Augmented reality (AR) technology could play a pivotal role in the interventional radiology (IR) suite of the future, according to a new study published in the Journal of Vascular and Interventional Radiology.
AR, which projects virtual content on top of a real-world environment, has numerous benefits over virtual reality (VR) technology, the authors explained. It can be used during image-guided interventions, for instance, and is less likely to leave a user feeling sick of uncomfortable.
These are four ways AR could affect IR in the near future, according to lead author Brian J. Park, MD, Hospital of the University of Pennsylvania in Philadelphia, and colleagues:
1. Assist with endovascular procedures
“The additional spatial information provided by AR can enable the interventional radiologist to obtain a more intuitive understanding of complex vascular anatomy,” Park and colleagues explained. “Currently, interventional radiologists must cognitively associate 2D images on a monitor screen with a mentally reconstructed 3D model. AR permits the ability to easily visualize 3D vascular anatomy from prior cross-sectional imaging for preprocedural planning or use as an intraprocedural reference.”
In addition, the authors added, users have unlimited views when utilizing AR. Ideal conditions can even be simulated to assist the radiologist before the procedure takes place.
2. Assist with percutaneous procedures
AR is already being used to help users complete percutaneous needle-based interventions, and the authors noted that these solutions are an effective way to achieve higher ablation success rates. Ideal conditions can once again be simulated as well, and those plans “can then be transferred and registered onto the patient for virtual procedural guidance using the planned trajectories.”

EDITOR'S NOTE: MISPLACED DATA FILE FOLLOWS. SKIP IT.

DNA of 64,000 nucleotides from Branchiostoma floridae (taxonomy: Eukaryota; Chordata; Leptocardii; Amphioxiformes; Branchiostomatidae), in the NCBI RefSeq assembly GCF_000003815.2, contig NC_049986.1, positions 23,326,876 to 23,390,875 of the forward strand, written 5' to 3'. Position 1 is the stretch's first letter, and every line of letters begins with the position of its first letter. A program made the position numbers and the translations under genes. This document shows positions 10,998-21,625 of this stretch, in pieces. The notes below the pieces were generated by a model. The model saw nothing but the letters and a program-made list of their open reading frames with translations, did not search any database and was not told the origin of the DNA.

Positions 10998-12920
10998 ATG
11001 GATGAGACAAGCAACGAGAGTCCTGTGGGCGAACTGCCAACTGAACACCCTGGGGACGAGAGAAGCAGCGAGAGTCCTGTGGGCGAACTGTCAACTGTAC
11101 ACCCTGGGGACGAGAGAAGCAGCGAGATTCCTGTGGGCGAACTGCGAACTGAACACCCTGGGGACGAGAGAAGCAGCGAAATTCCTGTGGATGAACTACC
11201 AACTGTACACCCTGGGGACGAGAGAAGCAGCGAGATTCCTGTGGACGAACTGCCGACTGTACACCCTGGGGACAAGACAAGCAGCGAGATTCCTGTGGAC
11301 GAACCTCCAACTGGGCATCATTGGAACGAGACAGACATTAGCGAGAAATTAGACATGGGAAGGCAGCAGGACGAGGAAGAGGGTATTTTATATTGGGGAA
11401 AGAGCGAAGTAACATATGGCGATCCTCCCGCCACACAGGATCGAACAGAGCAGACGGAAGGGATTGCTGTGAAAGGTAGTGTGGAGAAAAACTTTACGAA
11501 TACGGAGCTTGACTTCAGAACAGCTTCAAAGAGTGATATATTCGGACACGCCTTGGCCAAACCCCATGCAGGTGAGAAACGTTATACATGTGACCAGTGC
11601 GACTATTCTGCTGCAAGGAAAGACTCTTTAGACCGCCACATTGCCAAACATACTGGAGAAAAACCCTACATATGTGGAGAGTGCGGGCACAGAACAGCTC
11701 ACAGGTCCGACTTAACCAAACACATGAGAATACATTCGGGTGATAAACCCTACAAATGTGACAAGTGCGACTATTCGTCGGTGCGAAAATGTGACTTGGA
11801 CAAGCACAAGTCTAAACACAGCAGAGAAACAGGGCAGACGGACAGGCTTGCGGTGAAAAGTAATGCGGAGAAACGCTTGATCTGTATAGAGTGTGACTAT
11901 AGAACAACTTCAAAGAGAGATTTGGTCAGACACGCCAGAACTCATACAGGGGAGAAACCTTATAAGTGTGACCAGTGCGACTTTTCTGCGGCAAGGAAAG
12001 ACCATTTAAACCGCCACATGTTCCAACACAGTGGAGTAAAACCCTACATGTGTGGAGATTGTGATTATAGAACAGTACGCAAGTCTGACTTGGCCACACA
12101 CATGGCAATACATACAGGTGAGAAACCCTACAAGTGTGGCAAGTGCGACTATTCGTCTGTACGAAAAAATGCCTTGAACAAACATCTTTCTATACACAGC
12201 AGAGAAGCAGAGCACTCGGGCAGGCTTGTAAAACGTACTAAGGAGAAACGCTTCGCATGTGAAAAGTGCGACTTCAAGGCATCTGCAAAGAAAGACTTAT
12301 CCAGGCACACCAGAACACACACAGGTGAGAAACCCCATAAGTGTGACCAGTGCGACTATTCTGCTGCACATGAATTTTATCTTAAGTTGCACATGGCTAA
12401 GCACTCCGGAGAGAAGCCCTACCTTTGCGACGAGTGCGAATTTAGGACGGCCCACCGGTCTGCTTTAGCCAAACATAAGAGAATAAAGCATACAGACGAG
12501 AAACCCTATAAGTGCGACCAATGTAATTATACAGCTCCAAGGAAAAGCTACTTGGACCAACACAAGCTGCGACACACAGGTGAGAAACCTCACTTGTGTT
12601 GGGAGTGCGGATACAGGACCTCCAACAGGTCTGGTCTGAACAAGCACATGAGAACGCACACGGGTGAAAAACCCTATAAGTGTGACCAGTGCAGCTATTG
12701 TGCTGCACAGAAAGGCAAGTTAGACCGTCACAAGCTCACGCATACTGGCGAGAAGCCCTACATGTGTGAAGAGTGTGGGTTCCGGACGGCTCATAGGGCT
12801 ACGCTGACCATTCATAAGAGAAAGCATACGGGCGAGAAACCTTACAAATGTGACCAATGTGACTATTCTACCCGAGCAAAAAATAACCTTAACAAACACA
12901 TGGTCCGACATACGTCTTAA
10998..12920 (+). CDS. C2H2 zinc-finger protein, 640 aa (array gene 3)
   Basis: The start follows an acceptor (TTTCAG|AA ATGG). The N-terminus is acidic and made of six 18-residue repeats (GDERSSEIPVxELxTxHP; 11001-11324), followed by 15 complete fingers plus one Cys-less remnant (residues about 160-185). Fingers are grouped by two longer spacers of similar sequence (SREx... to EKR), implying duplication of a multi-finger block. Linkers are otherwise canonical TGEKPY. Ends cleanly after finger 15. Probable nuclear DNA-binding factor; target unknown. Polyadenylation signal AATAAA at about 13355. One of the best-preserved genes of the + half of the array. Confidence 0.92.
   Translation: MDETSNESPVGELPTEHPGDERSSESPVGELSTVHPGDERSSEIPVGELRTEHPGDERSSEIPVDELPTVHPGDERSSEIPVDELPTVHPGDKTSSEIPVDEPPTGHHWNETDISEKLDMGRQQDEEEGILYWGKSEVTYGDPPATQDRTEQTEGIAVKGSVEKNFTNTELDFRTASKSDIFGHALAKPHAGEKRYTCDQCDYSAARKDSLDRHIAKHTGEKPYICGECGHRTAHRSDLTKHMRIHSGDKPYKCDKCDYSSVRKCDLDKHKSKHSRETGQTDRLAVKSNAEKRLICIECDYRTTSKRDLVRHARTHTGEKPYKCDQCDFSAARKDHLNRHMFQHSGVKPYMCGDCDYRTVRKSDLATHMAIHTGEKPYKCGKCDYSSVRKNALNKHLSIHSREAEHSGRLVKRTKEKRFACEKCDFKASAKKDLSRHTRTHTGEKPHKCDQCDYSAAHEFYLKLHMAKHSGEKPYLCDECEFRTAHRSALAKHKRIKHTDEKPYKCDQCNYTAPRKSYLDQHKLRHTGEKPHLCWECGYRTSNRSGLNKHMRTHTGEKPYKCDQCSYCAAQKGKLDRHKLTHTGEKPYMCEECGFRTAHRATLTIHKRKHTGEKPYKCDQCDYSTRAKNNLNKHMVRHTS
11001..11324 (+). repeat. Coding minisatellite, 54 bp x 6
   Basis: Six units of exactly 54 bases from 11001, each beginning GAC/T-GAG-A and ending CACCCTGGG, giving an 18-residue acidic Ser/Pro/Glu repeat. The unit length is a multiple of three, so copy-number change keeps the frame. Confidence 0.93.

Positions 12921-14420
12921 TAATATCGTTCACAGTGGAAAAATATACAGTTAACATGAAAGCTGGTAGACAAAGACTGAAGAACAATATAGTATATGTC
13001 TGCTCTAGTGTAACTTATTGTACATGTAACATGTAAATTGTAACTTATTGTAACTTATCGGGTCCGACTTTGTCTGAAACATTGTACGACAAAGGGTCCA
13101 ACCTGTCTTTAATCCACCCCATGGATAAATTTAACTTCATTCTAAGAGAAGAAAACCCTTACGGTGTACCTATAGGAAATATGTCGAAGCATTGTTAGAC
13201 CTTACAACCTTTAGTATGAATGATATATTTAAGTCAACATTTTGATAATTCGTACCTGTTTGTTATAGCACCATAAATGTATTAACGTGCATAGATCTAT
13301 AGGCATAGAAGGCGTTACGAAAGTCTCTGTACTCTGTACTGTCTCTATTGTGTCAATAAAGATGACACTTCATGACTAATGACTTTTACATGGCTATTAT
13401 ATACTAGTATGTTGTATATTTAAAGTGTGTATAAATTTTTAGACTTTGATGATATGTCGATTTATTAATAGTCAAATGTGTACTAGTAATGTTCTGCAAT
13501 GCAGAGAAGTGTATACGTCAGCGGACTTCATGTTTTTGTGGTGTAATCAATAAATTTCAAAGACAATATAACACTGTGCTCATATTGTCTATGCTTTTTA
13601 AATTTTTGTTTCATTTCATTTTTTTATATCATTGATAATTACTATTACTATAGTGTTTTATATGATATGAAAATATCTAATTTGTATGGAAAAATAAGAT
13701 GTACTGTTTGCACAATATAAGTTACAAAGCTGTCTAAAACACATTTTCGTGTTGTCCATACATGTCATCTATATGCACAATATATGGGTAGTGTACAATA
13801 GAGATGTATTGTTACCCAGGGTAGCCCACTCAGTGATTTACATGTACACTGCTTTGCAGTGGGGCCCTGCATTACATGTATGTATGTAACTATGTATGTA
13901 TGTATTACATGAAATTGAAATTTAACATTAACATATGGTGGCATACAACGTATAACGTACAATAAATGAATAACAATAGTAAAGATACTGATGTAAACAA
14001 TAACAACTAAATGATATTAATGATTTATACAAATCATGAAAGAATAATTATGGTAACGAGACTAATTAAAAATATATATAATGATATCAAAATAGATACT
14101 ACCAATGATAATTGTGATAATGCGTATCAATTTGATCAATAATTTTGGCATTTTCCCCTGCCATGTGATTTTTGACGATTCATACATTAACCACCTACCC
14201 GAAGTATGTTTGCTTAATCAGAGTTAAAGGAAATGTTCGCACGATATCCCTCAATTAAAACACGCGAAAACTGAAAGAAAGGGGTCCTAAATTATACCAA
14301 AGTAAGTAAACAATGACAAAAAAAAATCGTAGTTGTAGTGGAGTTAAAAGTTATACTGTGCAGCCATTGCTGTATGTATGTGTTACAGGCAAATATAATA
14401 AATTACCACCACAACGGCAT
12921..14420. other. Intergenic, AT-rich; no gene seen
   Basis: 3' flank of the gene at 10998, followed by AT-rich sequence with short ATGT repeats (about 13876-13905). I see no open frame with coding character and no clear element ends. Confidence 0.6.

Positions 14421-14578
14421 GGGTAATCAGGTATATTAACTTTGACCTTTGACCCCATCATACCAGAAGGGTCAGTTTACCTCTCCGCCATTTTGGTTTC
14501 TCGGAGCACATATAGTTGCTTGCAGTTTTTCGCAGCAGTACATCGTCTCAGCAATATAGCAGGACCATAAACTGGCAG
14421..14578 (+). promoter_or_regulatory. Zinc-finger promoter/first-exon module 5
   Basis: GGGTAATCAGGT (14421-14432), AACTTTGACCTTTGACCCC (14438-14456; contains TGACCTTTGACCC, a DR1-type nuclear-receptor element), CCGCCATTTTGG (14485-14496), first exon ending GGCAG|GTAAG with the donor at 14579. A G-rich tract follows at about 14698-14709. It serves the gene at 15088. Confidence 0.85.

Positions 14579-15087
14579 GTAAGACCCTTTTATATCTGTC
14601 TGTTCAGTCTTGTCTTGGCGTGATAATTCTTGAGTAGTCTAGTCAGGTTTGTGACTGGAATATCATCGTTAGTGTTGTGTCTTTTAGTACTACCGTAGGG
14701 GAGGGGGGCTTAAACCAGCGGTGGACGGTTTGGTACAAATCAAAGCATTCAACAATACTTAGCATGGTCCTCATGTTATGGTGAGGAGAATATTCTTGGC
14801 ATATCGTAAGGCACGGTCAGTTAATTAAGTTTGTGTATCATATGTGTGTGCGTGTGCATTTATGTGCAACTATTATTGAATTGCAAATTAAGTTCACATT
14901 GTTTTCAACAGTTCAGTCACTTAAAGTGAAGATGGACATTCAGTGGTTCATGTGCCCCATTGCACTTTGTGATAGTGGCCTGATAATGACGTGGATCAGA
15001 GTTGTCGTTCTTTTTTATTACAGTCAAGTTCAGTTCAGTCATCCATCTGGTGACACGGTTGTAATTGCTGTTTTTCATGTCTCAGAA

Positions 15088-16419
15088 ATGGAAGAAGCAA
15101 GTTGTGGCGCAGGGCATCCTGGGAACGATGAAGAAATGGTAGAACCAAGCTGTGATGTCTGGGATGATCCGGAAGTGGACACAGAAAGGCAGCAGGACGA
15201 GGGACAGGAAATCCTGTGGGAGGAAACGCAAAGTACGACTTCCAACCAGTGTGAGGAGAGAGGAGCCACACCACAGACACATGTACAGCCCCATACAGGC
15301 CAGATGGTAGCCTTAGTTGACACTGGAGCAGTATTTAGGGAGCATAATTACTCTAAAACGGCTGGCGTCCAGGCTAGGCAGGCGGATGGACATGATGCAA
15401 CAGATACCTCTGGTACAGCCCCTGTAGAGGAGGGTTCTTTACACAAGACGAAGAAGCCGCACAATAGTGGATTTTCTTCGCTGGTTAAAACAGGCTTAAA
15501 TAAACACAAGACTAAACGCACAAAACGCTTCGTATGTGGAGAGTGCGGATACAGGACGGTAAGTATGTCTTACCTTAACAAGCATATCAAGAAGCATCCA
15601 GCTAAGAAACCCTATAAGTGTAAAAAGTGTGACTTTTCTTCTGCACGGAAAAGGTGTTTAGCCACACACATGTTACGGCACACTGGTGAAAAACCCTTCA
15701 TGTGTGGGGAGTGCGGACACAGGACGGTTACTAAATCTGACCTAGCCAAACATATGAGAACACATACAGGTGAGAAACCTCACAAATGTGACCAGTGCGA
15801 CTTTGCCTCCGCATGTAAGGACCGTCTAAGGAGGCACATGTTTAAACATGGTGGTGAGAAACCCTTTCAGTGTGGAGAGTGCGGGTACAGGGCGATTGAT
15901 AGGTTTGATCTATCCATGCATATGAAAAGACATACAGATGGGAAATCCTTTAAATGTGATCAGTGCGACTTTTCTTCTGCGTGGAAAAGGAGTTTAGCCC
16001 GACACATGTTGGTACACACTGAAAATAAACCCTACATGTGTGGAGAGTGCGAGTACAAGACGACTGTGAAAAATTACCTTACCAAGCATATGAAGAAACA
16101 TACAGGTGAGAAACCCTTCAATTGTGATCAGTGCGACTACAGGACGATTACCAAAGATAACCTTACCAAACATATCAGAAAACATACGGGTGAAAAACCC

“This approach may give more confidence to the interventional radiologist for approaching and treating targets in challenging locations that were previously unfavorable, such as liver dome lesions requiring nonorthogonal or out-of-plane approaches,” the authors wrote.
3. Help train the next generation of interventional radiologists
Medical students can learn a lot through AR-based simulations, interacting with the immersive environment in a way that can improve their confidence. It is still unclear if AR simulations do a better job of preparing students than traditional training, the authors added, but it does provide instructors with a new way to reach their trainees.
4. Improve the IR suite’s workflow
“AR can have beneficial effects on all IR staff members,” the authors explained, noting that the technology can help with positioning the C-arm, projecting radiation dose and make it easier to maneuver throughout the suite.